When sports stars reflect on their formative years, more often than not they talk about the sacrifices made by their parents.
Whether that’s working multiple jobs or spending hour after hour on a motorway, this dedication often proves crucial to future success.
However, once their child makes it to the top level, not many parents are able to stay on that journey with them – which is why Georgia Hall will be forever grateful that her dad was with her every step of the way when she won the AIG Women’s Open in 2018.
Wayne Hall, a keen golfer himself, caddied for his eldest daughter as she edged out Pornanong Phatlum at Royal Lytham & St Annes to win her first major title.
“It’s a memory I will treasure forever,” said Georgia.
“He didn’t really caddie that much either that year or in previous years, but he always did the Scottish Open and the AIG Women’s Open, so the fact I won one of those events with him there was amazing."
An avid sports fan, Wayne’s love of golf even influenced the choice of name for his first-born, opting for Georgia in honour of the US state which hosts The Masters.
He introduced his daughter to golf by taking her to a driving range near their Bournemouth home when she was just seven. The rest, as they say, is history.
“He used to go the range a lot and as I’m the eldest child I probably asked if I could go along with him,” explained Georgia.
“It was just something that we used to do and it was nice to have that bonding time. Looking back, I’m very grateful for that time now.
“He knew a fair bit about golf which has obviously been useful, and he used to drive me everywhere as well, which was very handy!”
Famously superstitious, Georgia believes she inherited that particular trait from her dad.
But he also instilled in her a fortitude that has served her well in her career so far.
She said: “I didn’t know my dad was superstitious until he started caddying for me. I thought I was bad, but he is something else; I obviously get it from him!
“I think I’ve also taken his mental strength. He can be very focused. Golf is obviously about talent and ability, but it’s also a sport where you have to be mentally strong.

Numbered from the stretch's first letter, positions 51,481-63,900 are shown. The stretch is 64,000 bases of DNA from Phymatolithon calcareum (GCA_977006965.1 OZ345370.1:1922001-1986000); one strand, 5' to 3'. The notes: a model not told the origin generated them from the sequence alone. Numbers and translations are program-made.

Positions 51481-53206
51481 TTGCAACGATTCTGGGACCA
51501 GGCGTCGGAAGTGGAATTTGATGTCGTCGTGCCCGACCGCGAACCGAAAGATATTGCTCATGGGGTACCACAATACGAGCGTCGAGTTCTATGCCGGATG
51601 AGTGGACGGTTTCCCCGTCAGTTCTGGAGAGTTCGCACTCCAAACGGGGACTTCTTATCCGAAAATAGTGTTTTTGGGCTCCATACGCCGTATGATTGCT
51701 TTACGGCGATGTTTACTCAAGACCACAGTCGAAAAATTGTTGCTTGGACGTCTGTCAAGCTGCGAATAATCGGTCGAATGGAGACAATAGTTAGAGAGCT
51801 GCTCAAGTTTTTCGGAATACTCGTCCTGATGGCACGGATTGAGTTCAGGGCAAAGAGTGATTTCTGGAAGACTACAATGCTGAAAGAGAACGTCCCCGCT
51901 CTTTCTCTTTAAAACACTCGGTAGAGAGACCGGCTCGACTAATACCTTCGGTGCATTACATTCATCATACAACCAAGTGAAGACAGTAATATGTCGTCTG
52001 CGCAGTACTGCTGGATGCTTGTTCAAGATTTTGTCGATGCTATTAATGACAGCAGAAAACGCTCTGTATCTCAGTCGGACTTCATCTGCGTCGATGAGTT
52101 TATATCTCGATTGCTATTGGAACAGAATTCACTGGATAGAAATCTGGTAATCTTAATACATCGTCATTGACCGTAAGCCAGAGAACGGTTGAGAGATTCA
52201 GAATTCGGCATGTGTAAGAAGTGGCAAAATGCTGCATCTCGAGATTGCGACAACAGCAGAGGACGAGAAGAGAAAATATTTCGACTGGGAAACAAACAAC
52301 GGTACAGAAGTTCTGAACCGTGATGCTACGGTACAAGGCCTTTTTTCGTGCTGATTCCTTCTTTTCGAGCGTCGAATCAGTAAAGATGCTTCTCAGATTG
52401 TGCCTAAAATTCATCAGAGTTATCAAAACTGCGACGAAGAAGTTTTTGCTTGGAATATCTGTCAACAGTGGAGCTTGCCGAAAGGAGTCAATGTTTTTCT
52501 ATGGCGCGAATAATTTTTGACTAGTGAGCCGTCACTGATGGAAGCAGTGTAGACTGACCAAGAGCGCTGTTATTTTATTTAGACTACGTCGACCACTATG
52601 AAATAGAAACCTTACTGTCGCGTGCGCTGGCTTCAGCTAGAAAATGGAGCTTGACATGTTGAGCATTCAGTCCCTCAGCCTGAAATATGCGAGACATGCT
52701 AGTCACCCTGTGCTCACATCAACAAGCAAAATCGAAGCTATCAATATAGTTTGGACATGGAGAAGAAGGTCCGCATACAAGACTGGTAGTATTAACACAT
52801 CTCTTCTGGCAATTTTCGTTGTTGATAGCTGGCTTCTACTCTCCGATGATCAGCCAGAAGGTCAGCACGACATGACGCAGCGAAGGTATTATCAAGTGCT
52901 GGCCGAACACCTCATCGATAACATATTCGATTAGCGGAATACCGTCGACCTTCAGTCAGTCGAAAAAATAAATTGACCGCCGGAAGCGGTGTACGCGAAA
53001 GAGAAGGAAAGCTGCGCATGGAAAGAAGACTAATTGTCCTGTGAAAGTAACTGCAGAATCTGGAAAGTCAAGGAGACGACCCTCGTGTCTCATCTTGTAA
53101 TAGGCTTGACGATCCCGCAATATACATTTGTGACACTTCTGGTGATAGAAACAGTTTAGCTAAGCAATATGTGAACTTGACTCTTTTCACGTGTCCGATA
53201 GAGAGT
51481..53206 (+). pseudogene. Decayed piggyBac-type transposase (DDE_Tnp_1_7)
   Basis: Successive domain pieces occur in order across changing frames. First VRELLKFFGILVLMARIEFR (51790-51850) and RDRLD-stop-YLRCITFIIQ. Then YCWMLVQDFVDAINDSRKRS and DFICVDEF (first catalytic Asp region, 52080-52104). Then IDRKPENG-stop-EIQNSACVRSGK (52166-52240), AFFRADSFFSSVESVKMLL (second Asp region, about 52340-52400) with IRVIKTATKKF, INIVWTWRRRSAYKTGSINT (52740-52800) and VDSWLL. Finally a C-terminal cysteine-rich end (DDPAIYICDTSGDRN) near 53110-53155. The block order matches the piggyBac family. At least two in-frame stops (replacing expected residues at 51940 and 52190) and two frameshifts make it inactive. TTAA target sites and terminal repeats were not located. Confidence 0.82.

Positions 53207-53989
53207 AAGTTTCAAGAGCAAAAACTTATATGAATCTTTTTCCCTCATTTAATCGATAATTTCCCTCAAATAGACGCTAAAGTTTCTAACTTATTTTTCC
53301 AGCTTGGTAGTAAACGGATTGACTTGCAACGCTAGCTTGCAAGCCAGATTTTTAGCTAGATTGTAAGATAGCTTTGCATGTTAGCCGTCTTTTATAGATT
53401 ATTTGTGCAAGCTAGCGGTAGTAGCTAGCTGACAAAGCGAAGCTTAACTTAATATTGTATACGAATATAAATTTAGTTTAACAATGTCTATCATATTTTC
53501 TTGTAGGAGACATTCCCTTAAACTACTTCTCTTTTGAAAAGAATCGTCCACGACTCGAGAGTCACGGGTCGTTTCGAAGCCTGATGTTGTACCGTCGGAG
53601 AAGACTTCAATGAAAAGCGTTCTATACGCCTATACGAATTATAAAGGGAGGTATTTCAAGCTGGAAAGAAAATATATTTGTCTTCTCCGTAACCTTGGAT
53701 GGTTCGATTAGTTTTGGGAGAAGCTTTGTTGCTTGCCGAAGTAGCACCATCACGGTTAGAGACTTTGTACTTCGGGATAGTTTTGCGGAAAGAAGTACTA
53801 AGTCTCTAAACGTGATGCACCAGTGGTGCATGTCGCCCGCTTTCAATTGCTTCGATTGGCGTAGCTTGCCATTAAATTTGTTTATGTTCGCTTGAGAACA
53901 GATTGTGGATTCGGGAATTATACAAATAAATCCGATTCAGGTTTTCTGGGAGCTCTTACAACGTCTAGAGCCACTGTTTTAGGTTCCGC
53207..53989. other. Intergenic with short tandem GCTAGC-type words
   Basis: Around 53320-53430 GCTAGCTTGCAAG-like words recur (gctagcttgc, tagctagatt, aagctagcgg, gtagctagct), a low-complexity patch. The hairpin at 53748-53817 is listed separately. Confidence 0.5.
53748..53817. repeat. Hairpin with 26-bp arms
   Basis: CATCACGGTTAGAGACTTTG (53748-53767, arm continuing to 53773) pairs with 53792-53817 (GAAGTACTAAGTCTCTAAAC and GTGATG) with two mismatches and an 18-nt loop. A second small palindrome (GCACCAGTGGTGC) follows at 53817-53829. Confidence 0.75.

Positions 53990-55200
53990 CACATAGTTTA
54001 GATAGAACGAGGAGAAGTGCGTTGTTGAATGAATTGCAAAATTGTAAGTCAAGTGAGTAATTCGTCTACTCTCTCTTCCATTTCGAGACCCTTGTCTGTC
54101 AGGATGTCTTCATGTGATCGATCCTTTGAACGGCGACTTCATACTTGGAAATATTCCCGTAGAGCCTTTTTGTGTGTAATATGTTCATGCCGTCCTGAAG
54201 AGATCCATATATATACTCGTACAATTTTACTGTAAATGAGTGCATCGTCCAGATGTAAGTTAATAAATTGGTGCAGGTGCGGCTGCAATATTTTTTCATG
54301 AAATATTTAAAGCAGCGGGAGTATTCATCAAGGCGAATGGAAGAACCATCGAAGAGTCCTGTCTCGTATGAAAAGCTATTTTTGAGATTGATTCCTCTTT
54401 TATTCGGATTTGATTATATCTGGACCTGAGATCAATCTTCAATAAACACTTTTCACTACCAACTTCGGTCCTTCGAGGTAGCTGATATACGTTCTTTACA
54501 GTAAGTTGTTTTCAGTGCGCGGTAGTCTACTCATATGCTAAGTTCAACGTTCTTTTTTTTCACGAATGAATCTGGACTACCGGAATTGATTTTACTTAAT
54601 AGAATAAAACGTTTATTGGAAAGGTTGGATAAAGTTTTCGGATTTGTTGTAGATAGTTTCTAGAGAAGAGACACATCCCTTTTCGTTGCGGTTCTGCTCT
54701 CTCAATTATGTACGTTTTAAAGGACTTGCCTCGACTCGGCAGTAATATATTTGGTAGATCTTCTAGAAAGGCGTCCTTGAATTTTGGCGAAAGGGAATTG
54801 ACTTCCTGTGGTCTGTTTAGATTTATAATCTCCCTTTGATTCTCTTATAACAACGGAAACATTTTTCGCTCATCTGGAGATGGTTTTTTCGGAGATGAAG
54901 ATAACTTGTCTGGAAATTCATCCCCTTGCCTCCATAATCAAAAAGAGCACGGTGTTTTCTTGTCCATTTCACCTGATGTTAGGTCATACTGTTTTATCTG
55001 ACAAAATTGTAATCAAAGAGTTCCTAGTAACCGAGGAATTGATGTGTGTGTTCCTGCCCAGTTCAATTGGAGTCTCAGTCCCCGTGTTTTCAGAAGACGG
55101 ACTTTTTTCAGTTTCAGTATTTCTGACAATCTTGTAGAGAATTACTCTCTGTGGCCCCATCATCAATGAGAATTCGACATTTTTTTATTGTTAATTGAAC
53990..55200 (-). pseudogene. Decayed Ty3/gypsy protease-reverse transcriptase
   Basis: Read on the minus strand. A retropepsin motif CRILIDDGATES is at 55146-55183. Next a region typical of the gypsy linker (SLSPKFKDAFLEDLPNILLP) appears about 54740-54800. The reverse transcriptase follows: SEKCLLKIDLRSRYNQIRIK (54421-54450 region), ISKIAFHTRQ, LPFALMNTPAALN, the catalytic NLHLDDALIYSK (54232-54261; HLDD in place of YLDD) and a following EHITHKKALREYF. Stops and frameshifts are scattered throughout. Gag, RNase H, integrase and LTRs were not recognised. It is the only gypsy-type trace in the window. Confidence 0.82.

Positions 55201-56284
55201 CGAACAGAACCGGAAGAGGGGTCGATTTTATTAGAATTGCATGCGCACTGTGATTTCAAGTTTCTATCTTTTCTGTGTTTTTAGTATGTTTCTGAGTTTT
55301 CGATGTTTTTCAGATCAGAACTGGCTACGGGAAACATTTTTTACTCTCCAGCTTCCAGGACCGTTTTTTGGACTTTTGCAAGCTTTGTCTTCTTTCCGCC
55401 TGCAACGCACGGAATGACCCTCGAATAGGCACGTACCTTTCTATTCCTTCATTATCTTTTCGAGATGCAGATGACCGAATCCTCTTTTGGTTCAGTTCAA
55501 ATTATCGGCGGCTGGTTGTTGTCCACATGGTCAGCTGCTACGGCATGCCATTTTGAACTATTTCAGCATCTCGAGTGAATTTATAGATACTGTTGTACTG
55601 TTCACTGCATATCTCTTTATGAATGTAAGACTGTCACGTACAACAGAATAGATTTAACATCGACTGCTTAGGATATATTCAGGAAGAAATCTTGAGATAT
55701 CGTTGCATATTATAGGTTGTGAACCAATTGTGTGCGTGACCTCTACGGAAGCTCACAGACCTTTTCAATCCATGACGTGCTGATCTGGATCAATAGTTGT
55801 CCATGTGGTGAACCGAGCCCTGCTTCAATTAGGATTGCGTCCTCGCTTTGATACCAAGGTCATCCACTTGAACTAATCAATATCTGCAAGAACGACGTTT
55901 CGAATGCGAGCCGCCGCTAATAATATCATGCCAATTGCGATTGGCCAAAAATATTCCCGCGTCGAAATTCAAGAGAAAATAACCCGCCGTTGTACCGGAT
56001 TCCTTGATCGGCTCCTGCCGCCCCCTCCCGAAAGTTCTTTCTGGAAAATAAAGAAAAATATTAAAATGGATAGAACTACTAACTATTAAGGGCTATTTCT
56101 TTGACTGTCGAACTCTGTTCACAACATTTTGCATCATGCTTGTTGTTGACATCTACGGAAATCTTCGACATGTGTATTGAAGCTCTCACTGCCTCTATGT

“Maybe that’s a sport thing because dad has really helped me become mentally strong when it comes to golf.”
Encouraged to try as many sports as possible at school, Georgia was in the football, cricket, and cross-country teams. She also gave badminton a go before opting for golf.
With Wayne acting not only as her chauffeur but also her coach, Georgia soon excelled with a club in her hands, and went on to win the R&A Girls’ Amateur Championship in 2012 followed by the R&A Women’s Amateur Championship 12 months later.
Her triumph at Lytham completed a unique hat-trick of wins.
And she recognises the huge role her dad has played in her journey as she continues to perform in the top echelons of the game.
Georgia said: “My brother and sister aren’t massively into sport like I am. I do other things outside of golf like going to the gym and I still kick a ball around.
“My dad’s life revolves around sport as well so I think that’s why we connect so well. But we also joke a lot and have a lot of banter as well.
“When I’m away I’ll message him pretty much every day.
“It’s great that we share that same passion for the game and I definitely think our relationship grew a lot because of golf.”
Georgia will be in AIG Women’s Open action at Walton Heath in August when she could become just the sixth golfer to win the title more than once.
Adult tickets are available from £20, with Saturday tickets, including a full day of golf action and entry to an Ellie Goulding concert, priced at £55.